Improved diversity needed in membership, presidents at obesity/nutrition organizations

The Obesity Society

SILVER SPRING, Md.—New findings suggest that efforts are needed to increase the diversity of membership and leadership at the presidential level within obesity and nutrition-focused professional organizations. There is also a critical need to ensure a diverse cadre of nutrition and/or obesity scientists and healthcare professionals to combat obesity and related health challenges among people with obesity, according to a perspective study published online in Obesity, The Obesity Society’s (TOS) flagship journal. To date, researchers explain there has been no comprehensive effort to address progress in academia and healthcare in the obesity and nutrition fields for those who are underrepresented.

“We learned that there are opportunities for improvement in enhancing the racial and ethnic diversity of the membership and leadership of these organizations. Another key takeaway is the need for organizations to systematically collect and monitor race/ethnicity data among membership to ensure that the current status and future progress of diversity efforts can be more accurately characterized. Our goal is for this piece to raise awareness and stimulate action around the need for sustained efforts to increase diversity in obesity/nutrition medicine and research,” said Tiffany L. Carson, PhD, MPH, FTOS, Department of Health Outcomes and Behavior, Division of Population Sciences, H. Lee Moffitt Cancer Center & Research Institute, Tampa, Fla. Carson is the corresponding author of the study.

Researchers explain that professional organizations provide an opportunity to support scientific discovery and advance the career development of scientists from all groups. The racial and ethnic representation, however, within professional organizations is not currently well described in the scientific literature.

The Obesity Society (TOS), Academy of Nutrition and Dietetics (AND) and American Society for Nutrition (ASN) were questioned using an emailed survey to provide racial and ethnic demographic data among the membership within their respective organizations within the past five years and among elected presidents within from 2010–2020. Current demographics of diplomates within the previous five years were also requested from the American Board of Obesity Medicine (ABOM), the physician credentialing board for obesity medicine. The requests for data were submitted as a brief survey sent to the chief executive officer for AND, chief knowledge officer for ASN, senior manager of member services for TOS and the director of physician relations for ABOM.

At the time of query, AND and ABOM had an established tracking system from which the requested data were provided. TOS and ASN did not have a tracking system for racial/ethnic data and were unable to provide the requested information.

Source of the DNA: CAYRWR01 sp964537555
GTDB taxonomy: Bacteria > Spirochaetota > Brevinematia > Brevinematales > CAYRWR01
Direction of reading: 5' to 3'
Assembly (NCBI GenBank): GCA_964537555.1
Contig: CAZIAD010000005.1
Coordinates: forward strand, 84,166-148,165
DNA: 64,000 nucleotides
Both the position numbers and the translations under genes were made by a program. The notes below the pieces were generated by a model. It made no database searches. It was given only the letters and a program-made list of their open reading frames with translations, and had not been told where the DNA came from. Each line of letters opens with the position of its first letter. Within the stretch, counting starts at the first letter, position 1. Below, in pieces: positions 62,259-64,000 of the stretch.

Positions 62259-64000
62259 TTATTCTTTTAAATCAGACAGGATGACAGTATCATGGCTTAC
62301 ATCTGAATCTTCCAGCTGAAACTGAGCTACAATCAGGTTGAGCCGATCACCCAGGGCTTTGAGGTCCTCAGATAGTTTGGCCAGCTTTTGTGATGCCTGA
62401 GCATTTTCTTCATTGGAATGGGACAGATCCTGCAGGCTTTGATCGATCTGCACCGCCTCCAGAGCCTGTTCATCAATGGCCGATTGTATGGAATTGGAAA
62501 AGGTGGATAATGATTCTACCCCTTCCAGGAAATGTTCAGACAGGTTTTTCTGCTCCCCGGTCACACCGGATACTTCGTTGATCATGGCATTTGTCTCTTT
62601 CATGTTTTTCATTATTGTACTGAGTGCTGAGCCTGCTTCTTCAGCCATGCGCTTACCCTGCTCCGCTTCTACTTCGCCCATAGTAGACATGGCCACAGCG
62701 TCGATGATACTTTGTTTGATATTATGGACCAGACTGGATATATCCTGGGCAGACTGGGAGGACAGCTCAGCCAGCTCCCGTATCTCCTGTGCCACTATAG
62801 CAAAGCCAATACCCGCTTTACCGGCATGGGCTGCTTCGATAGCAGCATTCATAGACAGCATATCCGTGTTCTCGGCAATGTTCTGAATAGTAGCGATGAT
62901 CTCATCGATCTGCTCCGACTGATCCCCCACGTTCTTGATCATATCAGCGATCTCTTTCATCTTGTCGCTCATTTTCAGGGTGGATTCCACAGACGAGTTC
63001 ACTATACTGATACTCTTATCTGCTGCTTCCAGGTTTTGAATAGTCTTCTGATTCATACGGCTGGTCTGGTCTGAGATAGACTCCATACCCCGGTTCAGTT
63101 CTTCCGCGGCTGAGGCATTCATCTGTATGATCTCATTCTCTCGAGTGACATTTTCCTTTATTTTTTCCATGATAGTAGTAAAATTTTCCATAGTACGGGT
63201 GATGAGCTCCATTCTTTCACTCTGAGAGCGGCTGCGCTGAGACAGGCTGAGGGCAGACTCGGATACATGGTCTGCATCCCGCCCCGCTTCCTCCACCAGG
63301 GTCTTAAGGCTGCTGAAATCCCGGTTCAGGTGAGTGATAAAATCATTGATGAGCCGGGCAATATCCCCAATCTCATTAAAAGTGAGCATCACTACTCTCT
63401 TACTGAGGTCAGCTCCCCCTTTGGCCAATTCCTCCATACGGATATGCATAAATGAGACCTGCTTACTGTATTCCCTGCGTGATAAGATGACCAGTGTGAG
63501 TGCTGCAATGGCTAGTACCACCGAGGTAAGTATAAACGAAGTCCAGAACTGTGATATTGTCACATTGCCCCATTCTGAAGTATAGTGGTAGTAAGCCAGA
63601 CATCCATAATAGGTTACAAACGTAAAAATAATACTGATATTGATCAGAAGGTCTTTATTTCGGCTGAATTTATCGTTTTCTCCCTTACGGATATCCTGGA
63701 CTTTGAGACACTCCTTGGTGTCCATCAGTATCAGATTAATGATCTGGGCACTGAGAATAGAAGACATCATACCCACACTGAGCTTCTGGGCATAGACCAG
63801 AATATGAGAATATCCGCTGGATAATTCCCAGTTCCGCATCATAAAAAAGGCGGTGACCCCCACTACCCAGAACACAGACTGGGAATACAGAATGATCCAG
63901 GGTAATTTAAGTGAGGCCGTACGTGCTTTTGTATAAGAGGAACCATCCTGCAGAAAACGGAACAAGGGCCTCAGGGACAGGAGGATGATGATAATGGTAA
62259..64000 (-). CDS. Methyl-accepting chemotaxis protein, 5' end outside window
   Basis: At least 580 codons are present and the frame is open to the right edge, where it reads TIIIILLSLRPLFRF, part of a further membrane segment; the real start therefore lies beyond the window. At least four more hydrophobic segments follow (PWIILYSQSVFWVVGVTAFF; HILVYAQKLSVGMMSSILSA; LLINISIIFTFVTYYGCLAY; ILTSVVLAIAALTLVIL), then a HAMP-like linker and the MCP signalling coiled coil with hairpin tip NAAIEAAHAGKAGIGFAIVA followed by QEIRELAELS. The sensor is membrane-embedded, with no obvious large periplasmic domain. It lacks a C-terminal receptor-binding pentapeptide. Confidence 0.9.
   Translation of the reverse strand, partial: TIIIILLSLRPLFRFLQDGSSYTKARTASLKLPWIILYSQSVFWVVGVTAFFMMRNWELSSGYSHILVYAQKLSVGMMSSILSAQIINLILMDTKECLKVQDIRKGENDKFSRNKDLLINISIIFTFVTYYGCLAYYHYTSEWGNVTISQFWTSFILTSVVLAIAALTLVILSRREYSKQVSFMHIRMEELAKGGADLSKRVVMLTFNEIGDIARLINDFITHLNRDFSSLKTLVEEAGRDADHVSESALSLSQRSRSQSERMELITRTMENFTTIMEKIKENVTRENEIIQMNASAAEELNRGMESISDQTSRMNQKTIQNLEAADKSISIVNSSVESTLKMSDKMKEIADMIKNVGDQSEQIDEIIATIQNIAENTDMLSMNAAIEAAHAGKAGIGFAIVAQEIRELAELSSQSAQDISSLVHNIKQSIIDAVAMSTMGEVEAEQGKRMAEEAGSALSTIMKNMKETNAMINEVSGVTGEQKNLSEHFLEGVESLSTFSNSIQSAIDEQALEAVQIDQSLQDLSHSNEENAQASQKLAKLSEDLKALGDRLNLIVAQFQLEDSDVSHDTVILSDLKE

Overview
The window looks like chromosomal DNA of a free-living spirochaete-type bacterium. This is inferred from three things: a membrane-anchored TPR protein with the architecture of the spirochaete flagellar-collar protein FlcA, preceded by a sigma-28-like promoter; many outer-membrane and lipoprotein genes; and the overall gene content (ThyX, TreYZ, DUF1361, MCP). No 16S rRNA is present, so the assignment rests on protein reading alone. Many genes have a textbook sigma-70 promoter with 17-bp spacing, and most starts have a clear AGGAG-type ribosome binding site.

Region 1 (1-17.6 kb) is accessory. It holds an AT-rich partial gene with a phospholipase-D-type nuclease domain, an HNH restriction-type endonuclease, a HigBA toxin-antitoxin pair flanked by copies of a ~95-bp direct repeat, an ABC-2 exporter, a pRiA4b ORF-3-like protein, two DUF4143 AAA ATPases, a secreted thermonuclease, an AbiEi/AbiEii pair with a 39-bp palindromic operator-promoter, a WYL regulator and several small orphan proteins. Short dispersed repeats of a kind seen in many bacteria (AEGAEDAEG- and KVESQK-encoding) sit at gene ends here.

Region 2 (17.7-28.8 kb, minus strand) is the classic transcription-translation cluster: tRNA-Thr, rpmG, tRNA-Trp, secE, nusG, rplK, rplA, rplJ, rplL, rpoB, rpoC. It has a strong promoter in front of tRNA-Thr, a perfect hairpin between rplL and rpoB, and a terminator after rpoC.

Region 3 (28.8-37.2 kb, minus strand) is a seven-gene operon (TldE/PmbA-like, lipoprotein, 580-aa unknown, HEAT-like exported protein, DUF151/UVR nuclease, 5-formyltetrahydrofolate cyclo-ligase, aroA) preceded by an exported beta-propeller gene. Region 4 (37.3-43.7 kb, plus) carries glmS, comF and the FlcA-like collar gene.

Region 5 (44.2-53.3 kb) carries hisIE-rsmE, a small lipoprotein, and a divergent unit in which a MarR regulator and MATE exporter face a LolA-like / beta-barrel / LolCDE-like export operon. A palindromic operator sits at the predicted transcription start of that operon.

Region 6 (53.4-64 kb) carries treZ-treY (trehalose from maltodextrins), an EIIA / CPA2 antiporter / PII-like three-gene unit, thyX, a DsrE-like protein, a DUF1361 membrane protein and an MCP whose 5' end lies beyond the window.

Results for each organization include:

  • AND: According to self-reported data, among the 93,320 registered dietitians and registered dietitian nutritionists, the racial/ethnic distribution was black (2.6%), Asian (3.9%), Latinx (3.1%), American Indian or Alaska Native (0.3%), Native Hawaiian or Pacific Islander (1.3%), white (81.1%), other (1.2%), 2 or more races (0.5%), prefer not to answer (2.3%) and no response provided (3.6%). Of those who had served as AND presidents from 2010 to 2020, 2 of 10 identified as racial/ethnic minorities.
  • ABOM: The organization reported a total of 4,148 certified diplomates. Racial/ethnic demographics among this group included black (6.0%), Asian (20.9%), Latinx (5.0%), Native American (0.2%), white (35.5%), other (2.1%), prefer not to answer (3.8%) and no response provided (26.5%).
  • TOS: Although racial/ethnic diversity is stated as a priority area for the current leadership, racial/ethnic demographics of members were not available at the time of query. For those who had served as TOS presidents from 2010–2020, none identified as racial/ethnic minorities.
  • ASN: At the time of query, ASN’s membership tracking system did not allow for tracking of racial/ethnic demographics of its 7,493 members from more than 100 countries. For those who had served as ASN presidents from 2010–2020, none identified as racial/ethnic minorities.

The study only assessed the leadership position of president at each organization. Researchers noted that it is possible that other positions of leadership (e.g., executive council members) that were not reviewed may reflect greater diversity in race or ethnicity.

“I think one of the most interesting things about this report is that it highlights the limited amount of data being tracked regarding the diversity of professionals in our organizations. As everyone knows, the things that are measured are the things that are managed. If we have not tracked these data historically, it is difficult to imagine that we would have dedicated strategies to address the challenge,” said study co-author Jamy D. Ard, MD, professor and physician, Wake Forest School of Medicine, Atrium Health Wake Forest Baptist, Winston-Salem, NC.

TOS’s annual meeting this year will carry the president’s theme of Diversity and Health Inequities. ObesityWeek® 2021 programming has been designed specifically to include diverse patient and scientist voices, and topics related to health inequities in obesity research.

“Improving diversity within TOS leadership and within the field of obesity is a priority for TOS, so that we can continue to make progress in these areas,” said TOS President Catherine Kotz, PhD, FTOS, professor, University of Minnesota (Integrative Biology and Physiology), associate director of research, Geriatric Research, Education and Clinical Care, Minneapolis VA Health Care System.

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